The Stroke of a Pen

Shan Goshorn 
4” X 4” X 10.5” 
Arches watercolor paper splints printed with archival inks, acrylic paint, artificial sinew

This single-weave Cherokee style basket is woven with reproductions of three different documents, all representative of important pieces of Cherokee history.

The pale horizontal splints are from an original document in the Helmerich Center for American Research (Gilcrease Museum, Tulsa OK) of Sequoyah’s original syllabary, written in his own hand. His scripted calligraphy is quite different from the version commonly used today as his characters were adapted for the printing press. The vertical splints are a composition written by a contemporary Cherokee man in the syllabary, describing what it is like to grow up- and to be- Cherokee. The center rust splints are my grandmother’s memoirs of her boarding school experiences.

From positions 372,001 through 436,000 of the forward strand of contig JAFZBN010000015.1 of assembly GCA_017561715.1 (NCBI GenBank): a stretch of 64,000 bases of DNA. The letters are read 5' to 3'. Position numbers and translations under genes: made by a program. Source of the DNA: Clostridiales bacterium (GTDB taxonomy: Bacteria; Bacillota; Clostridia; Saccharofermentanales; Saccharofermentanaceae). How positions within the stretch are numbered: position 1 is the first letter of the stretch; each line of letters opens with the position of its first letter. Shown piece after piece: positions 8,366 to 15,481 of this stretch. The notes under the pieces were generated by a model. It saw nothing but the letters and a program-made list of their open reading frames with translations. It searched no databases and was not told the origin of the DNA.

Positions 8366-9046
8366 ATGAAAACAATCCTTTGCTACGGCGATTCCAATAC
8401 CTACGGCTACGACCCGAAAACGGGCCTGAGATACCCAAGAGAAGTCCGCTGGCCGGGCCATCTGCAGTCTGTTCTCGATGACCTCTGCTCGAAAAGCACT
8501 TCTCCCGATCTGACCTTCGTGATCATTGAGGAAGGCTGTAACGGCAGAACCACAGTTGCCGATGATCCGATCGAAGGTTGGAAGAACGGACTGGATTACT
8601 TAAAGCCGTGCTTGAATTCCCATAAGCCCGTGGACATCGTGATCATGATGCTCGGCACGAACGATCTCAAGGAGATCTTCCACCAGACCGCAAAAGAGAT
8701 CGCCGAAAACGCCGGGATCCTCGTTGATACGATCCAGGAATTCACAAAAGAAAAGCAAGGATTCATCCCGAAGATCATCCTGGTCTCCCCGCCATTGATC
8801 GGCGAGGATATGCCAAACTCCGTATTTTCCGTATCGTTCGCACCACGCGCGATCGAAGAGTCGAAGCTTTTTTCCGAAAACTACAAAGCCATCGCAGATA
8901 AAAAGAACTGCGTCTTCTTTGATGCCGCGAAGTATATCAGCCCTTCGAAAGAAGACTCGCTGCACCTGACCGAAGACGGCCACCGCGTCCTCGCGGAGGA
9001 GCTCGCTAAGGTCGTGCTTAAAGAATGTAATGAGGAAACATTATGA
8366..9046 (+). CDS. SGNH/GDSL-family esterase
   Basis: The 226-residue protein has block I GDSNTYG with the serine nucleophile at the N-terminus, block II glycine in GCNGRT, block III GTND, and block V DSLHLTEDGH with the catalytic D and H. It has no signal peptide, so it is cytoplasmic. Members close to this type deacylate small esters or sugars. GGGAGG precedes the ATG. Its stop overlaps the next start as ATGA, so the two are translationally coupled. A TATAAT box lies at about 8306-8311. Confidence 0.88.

Together, these documents illustrate the power of Native people’s
writings. Not only was Sequoyah’s conception of a way to record the syllables of his language pure genius, but the usage of the written word to create our own record for future generations is imperative to maintaining the integrity of our culture. History is typically written by the victors; when we write our own stories, we present a different side to the history that appears in books.

The “X” pattern emphasizes “our mark” on history, by the power of our own pen.